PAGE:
For Indiana residents with dreams of movie stardom, the path to their dreams normally leads to either Hollywood or New York. Their home state just doesn’t have the resources or opportunities to build a career.
But a newly formed film company is hoping to grow the small but strong filmmaking spirit that exists here in the state.
Pigasus Pictures, based in Bloomington, was brought together by John Armstrong and Zachary Spicer, a pair of Indiana University alumni who are active in film, theater and other entertainment industries.
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Spicer and Armstrong both grew up in Indiana, went to college here and still have close ties to the state. Because of that, basing their company locally was a natural decision.
“We’re all from Indiana. I enrolled in every single video and film competition that their was that I could do locally when I was growing up, but all those programs, all of that stuff had gone away,” said Spicer, CEO of Pigasus. “To work in film, you had to go somewhere else, and it really meant a lot to us to start building this film industry in the place that we’re from.”
The studio has already released one film in “The Good Catholic,” a feature shot in Indiana starring Danny Glover and John McGinley that was named best feature film at the 2017 Santa Barbara International Film Festival. Filming just completed on the second feature, titled, “Ms. White Light” and starring Tony Award-winning actress Judith Light.
With Pigasus based locally, film-loving Hoosiers now have another opportunity to work on professional film productions.
“It’s not an industry that really exists here, so people are eager to get involved however they can. There’s a community aspect to it,” said Gordon Strain, a Franklin resident who has worked on both of Pigasus’ films so far. “And there are a lot of talented, trained people in the state that have to leave Indiana because there isn’t the industry here. We’re helping to get jobs and helping to retain talent, and get people excited about Indiana.”
The birth of Pigasus Pictures started with a college friendship that formed in the early 2000s.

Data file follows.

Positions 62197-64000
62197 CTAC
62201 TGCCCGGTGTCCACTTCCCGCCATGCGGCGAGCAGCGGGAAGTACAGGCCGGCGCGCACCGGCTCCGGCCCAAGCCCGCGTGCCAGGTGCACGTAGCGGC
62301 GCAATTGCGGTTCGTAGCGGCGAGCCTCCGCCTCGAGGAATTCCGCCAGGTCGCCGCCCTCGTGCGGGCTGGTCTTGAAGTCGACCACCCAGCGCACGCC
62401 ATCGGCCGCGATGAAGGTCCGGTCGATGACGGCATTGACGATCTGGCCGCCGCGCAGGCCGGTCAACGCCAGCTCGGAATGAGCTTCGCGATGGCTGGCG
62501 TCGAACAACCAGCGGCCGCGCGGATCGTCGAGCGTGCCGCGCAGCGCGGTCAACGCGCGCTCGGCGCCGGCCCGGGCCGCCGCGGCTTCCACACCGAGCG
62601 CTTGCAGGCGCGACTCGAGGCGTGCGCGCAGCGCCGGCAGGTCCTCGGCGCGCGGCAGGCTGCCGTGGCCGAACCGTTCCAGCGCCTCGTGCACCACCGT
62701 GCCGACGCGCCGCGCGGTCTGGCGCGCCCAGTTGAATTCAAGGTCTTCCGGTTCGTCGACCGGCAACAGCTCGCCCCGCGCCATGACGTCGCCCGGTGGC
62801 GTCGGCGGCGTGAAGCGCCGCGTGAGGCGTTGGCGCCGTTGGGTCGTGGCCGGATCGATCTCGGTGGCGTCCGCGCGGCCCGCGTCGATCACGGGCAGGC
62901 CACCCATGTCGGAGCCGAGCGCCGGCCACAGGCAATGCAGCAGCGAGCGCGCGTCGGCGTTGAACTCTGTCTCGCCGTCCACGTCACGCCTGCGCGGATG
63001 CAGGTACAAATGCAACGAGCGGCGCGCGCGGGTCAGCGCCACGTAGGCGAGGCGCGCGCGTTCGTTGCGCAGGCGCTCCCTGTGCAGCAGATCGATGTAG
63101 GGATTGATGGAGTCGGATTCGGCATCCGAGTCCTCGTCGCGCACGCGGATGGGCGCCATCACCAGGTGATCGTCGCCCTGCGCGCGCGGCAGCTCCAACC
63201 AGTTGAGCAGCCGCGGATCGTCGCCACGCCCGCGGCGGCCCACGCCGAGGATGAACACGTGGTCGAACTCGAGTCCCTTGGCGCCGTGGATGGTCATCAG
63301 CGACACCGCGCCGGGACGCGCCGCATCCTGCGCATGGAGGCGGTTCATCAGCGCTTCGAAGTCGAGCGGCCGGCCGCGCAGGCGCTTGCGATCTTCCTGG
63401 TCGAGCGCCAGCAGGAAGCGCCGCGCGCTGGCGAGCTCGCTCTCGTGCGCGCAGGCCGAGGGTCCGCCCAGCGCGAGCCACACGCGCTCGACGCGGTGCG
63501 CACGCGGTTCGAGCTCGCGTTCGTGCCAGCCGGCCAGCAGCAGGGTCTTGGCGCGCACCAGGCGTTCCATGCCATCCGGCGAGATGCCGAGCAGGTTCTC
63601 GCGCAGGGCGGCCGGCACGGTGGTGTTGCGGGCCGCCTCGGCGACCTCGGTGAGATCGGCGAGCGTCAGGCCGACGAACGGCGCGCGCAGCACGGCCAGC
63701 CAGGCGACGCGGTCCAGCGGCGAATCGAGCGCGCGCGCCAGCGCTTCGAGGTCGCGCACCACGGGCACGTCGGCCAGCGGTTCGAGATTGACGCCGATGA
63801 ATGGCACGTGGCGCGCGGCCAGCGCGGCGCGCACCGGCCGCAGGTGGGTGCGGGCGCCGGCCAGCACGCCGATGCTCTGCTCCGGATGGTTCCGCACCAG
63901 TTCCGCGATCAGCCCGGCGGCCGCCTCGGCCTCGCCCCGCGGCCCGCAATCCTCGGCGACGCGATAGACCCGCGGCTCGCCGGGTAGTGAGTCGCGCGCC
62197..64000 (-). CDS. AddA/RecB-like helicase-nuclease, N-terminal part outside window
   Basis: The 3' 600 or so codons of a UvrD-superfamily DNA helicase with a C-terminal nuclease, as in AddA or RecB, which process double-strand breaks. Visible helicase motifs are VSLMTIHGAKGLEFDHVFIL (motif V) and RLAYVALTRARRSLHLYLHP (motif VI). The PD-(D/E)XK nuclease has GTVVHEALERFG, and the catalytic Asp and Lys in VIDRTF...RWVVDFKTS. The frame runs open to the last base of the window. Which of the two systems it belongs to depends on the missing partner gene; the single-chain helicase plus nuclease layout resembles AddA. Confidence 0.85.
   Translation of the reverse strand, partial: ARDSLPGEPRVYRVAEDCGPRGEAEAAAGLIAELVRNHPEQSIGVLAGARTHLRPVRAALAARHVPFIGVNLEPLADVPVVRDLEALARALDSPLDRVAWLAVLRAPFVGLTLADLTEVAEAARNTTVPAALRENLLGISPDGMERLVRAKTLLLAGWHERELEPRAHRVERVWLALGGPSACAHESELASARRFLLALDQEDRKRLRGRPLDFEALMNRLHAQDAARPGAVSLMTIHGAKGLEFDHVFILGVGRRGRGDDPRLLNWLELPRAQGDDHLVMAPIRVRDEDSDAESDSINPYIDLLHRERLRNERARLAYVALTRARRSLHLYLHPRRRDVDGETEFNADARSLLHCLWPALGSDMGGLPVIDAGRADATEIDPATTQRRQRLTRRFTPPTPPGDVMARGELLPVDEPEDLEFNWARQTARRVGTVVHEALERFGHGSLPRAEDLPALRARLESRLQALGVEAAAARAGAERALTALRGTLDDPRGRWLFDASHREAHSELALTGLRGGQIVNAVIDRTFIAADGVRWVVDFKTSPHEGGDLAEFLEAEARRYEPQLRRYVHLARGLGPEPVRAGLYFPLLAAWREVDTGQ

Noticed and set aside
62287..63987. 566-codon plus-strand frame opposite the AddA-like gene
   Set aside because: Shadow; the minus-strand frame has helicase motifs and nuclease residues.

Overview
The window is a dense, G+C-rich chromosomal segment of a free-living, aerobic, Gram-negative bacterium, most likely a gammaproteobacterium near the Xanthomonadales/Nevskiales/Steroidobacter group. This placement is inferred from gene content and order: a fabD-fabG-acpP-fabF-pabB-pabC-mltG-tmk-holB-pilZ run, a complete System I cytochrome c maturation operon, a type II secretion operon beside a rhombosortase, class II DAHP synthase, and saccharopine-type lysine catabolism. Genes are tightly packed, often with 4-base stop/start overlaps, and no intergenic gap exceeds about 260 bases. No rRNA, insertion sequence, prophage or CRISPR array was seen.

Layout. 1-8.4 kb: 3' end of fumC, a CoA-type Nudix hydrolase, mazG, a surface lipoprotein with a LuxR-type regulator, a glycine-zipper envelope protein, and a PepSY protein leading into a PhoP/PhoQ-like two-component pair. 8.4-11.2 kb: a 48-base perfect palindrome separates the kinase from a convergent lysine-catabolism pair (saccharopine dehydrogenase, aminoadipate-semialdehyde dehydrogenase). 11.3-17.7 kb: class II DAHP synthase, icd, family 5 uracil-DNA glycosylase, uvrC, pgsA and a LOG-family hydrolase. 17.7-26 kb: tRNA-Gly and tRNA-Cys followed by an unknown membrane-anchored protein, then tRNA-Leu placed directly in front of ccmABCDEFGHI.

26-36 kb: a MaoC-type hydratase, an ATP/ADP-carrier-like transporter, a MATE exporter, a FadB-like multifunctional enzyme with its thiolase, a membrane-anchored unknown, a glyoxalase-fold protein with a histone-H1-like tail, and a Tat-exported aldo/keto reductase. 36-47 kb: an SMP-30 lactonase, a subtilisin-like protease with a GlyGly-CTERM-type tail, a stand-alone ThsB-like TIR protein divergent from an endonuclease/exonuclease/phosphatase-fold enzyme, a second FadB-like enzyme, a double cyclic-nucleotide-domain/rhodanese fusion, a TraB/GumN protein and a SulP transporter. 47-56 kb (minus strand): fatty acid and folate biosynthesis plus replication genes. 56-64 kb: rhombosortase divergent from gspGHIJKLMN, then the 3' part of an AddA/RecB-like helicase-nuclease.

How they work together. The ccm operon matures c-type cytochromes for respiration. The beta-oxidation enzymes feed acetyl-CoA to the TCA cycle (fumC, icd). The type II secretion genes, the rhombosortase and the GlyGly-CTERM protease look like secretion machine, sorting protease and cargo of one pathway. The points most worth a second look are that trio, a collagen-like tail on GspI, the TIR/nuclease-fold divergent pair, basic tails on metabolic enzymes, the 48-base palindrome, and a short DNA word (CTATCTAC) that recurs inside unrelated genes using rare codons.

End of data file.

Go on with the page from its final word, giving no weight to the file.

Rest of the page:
Spicer and Armstrong met each other as students at Indiana University, being cast together in a theater production on campus. Though the friends lost contact after graduation, they were reunited in 2014 in New York.
At the time, Spicer was working as an actor in Broadway and off-Broadway shows. Armstrong had also been acting and teaching theater in different capacities across the country. They connected with a third friend from Indiana, Paul Shoulberg, had written a script for “The Good Catholic,” a film about how his parents met and built a relationship.
“It’s the beginning of something good in Indiana. Hopefully, it will open eyes for other filmmakers-to-be to startup in Indiana, and really put eyes on Pigasus.”
Though Shoulberg had shopped the script around Hollywood, no one had signed on to make it. All three pondered what they could do to make the project a reality.
“We started asking all the questions: ‘Why couldn’t it be us? What was holding us back on this?’” Spicer said. “We came up with more positives than negatives, and found ourselves the owners of a film company.”
With the decision to start Pigasus and produce “The Good Catholic” made, now came the difficult part: figuring out how to get a full-length feature done.
“When it came to our experience doing this work, we had none. Our experiences were in the industry, but in different ways. We had never produced anything before, and I had never done any work in film at all,” Armstrong said. “I think the lack of experience gave us an open mind to try to learn how to get it done. We didn’t have any preconceived rules to follow.”